- Three.js? WebGL? What is this?
- Assets: A free world map on AWS
- Assets bis: textures
- Assets ter: free 3D models
- Missing parts
- What next?
Three.js? WebGL? What is this?
Three.js is a library that helps you build 3D interactive environments right into your browser by leveraging the power of the WebGL standard. The rendering is hardware-accelerated and it requires no plugin and no software installation, it's just a webpage.
Assets: A free world map on AWS
A huge ressource I stumbled upon while browsing Hacker News is the terrain tiles dataset hosted by Amazon. You can get PNGs containing elevation data, like these ones:
256x256 PNGs covering the whole world at various zoom levels. It doesn't look like anything at first, you have to extract the red, green and blue values (integers between 0 and 255) of each pixel to compute the elevation value using the following formula:
(red * 256 + green + blue / 256) - 32768
I used UPNG.js to decode the images obtained via the fetch API, inside a web worker.
Let's say we build a plane with 256x256 vertices and assign the elevation value to each vertex, we can now build mountains with real world data!
Then you just have to juxtapose several terrain tiles, combining different zoom levels and you can have your own 3D version of google maps:
I believe there's a huge potential of applications having such incredible datasets available in the open, gaming being just one possible application.
Assets bis: textures
I did not use a lot of textures but a good ressource where I found free high-resolution and high quality seamless textures is poliigon. They have some free textures of wood, rocks, grass, terrain, etc.
Assets ter: free 3D models
Let's go to Sketchfab, a company co-founded by the French guy Trigrou. There's a huge collection of 3D models, some of them available under the glTF format under permissive licences. The glTF format allows for an easy import by thrre.js using its glTF importer, you get the model and its textures in one pass.
Shaders are small programs written in GLSL (openGL Shading Language) designed to run directly, and fastly, on the graphics card allowing you to compute all sorts of graphical effects. As of 2018, webGl allows you to program two types of shaders, vertex shaders, which can manipulate the vertices of your models and fragment shaders which work on each pixel of a frame and output their color.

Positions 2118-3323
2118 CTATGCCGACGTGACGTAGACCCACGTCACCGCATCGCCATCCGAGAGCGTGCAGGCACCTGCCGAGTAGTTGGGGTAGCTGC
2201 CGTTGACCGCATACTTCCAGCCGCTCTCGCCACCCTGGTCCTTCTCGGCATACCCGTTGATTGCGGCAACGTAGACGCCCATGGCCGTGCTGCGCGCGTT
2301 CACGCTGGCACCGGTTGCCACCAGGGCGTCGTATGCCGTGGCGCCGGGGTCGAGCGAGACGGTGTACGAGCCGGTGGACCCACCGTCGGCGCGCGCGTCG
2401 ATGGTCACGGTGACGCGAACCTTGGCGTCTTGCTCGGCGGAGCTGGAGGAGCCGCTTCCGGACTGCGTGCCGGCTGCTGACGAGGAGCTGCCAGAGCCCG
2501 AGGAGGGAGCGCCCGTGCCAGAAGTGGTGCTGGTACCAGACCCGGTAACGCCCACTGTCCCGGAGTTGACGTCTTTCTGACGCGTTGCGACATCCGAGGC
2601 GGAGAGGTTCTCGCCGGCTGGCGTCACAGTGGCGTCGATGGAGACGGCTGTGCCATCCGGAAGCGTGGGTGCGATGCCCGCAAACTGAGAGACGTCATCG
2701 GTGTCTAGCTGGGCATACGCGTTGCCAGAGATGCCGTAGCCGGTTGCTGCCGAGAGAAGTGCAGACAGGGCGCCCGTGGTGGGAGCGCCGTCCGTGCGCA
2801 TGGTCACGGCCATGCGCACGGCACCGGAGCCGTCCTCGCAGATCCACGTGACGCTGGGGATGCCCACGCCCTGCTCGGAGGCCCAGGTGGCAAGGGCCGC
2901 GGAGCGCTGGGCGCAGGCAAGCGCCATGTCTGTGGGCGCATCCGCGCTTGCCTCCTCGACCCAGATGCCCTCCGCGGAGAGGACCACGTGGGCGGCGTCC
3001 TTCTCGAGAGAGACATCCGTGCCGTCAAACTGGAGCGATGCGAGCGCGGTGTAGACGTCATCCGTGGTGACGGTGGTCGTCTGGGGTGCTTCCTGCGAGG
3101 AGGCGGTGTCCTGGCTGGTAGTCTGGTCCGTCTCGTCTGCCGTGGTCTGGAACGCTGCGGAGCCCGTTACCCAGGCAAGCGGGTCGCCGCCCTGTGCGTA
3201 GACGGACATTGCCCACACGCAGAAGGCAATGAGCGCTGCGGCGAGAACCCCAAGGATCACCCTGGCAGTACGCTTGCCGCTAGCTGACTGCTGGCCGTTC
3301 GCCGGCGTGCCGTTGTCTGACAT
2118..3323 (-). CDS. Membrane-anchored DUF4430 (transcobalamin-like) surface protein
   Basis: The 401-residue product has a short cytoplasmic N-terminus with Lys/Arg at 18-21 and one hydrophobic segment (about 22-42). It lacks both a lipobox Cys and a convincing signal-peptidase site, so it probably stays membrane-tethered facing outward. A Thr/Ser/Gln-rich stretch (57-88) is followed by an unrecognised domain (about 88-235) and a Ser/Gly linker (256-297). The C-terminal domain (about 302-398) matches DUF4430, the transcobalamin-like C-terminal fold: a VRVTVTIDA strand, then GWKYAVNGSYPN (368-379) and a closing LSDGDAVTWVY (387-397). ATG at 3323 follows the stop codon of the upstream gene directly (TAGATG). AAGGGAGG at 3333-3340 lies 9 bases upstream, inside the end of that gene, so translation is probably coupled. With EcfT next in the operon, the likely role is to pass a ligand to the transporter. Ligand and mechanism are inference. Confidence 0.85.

A good introduction to learn shaders is The book of shaders.
I used shaders to texture the terrain differently depending on the slope of the terrain for example:
The depth of field effect is also done by shaders though I mostly reused existing code in this case.
For smoke, explosions, sparks, you need a particle engine. Luckily there's one for three.js: Shader Particle Engine
Even with such libraries it might be tricky to achieve decent and efficient results but it's worth the pain!
I used my twitter account @maxmre as a cheap devlog to build a (small) following.
I used the /r/gamedev subreddit and their weekly threads to get feedback and guidance.
I tried the itch.io platform to post droneWorld on https://maxmre.itch.io/droneworld. Though the platform is great for indie gamedevs, it wasn't a match for droneWorld as you have to post a working game to get some traction, it's not really suited for hosting a prototype under construction. Itch.io can also host your devlog but in my case that would have been redundant with what I was doing on twitter.
As I was publishing the game on https://lab.openbloc.fr/droneWorld each time I was making some progress I kept the process quite agile by having to have a working build every day.
You must be conscious that the game development process is a pretty specific topic. You may get the attention of your fellow developers but that's not necessarily where your end users will be.
What topic should I cover to expand this article? Use the comments below, tweet @maxmre or write at max at openbloc.fr to let me know!
Thanks for reading :)